Many cyclists who have disc brakes complain of a common problem that their brakes are rubbing. Rubbing disc brakes creates irritating noises, and reduces the speed of your bike. It also shortens the lifespan of your brake pads and rotor. The primary cause of this problem is bad calliper alignment. This isn’t a major issue and it’s really quite simple to fix and silence your disc brakes.
Silence your disc brakes
Perfectly aligned disc brakes should be spinning freely and if it for some reason rubs against the brake callipers, it means the callipers are misaligned. This is causing the disc pads inside the calliper to rub on the rotor which creates an annoying sound.
Silence your disc brakes: How to correct misaligned callipers
Most bikes have callipers that are positioned in a post mount style, so the frame has two posts which are actually integrated into the frame. The positioning of the callipers differs from manufacturer to manufacturer.
For instance, brake callipers from SRAM use a set of conical washers as well as having a lateral slot which allows left to right movement. The conical washers also allow a little tilt movement to the right and left.
We already said in order to silence disc brakes; you need to align the callipers. In case of SRAM callipers, you can simply slacken the two bolts off very slightly. Remember not to loosen them too much. When you loosen the bolts, you’ll see that the calliper automatically readjusts to being centrally positioned. It appears that the callipers probably want to correct itself.
If the disc brakes are still rubbing, look down the slot from the top of the calliper. If you’ve got a different model, you can look down at the back of the calliper against a white floor or background. It will help you to see the gaps between the brake pads and the rotor.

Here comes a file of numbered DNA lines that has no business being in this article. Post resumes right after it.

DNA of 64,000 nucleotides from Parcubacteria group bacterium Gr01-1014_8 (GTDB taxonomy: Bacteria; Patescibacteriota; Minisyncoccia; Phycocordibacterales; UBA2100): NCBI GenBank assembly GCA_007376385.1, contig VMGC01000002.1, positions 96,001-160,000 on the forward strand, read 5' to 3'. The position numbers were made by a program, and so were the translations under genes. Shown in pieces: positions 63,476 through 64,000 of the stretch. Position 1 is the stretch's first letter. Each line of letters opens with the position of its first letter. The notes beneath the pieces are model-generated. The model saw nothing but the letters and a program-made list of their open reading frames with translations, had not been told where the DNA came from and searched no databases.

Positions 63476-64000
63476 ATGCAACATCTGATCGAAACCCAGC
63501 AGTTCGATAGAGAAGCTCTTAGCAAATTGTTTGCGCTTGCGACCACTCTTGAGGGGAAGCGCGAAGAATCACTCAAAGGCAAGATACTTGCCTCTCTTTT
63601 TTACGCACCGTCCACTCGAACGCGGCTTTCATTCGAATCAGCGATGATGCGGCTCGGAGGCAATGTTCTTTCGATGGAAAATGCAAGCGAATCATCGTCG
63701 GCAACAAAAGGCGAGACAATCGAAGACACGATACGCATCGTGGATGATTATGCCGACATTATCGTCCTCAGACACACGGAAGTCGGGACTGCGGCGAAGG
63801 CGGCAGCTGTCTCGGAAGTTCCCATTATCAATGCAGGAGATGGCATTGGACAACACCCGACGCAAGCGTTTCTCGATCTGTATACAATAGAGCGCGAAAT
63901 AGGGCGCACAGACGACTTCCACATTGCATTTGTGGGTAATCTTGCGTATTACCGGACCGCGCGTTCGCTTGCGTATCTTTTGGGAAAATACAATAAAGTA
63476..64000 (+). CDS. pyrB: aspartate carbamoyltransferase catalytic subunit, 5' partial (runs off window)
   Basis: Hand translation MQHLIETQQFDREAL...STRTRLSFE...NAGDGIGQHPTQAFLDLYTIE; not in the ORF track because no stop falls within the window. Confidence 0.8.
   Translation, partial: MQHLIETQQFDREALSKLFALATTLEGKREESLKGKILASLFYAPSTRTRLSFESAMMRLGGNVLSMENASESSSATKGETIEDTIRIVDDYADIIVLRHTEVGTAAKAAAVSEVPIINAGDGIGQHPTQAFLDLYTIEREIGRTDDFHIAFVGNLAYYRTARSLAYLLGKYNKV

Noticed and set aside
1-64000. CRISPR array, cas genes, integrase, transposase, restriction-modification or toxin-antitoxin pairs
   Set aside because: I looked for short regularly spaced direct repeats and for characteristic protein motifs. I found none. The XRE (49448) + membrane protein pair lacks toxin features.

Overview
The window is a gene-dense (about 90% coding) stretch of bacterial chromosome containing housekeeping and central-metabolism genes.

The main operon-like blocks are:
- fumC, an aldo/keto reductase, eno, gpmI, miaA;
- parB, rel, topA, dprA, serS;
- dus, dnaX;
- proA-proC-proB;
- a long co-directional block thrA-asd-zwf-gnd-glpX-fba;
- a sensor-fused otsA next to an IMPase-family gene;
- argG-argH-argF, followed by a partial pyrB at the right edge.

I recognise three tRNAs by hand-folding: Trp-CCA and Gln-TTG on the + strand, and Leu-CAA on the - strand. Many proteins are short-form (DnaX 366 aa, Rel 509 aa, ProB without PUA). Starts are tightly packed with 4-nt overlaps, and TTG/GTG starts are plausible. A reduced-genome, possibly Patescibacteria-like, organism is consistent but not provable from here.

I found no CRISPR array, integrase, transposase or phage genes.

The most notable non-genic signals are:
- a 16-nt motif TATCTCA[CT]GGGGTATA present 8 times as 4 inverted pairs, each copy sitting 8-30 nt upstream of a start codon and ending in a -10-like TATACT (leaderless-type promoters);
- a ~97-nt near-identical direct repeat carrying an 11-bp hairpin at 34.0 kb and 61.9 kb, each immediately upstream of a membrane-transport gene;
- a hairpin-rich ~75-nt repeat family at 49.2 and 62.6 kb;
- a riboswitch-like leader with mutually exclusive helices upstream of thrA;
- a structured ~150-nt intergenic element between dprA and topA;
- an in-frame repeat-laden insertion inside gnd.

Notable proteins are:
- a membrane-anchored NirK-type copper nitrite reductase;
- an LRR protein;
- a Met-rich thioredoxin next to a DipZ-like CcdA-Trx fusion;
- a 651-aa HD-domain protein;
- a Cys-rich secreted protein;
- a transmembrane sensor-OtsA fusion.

The aim is to get a nice even spacing between the pads and the rotor, so we don’t need them screamingly tight. Only tighten them just a fraction. Spin the wheel for any further noise, it always better to do this as the process isn’t actual science.
Silence your disc brakes: Other reasons disc brakes may rub against the callipers
Above we’ve attended to the mechanical issue of a calliper of not being aligned with the rotor. But it’s worth noting that occasionally there are other reasons why your disc brakes might be rubbing with the brake pads.
You see disc brakes are rotational devices and they can pick up all kinds of dirt, muck, mud, little bits of leaves and even which can get banged up in the in the calliper. These elements can get behind the brake pads, which can cause the pads to get closer to the rotor. As a result, the pads may not be positioned at a perpendicular angle. This can cause the brake to rub against the rotor again.
So, the next time, you hear your disc brakes squealing, perhaps it’s a good idea to remove the rear wheel out and take a close look inside the calliper to ensure that it’s clean and free from obstruction.
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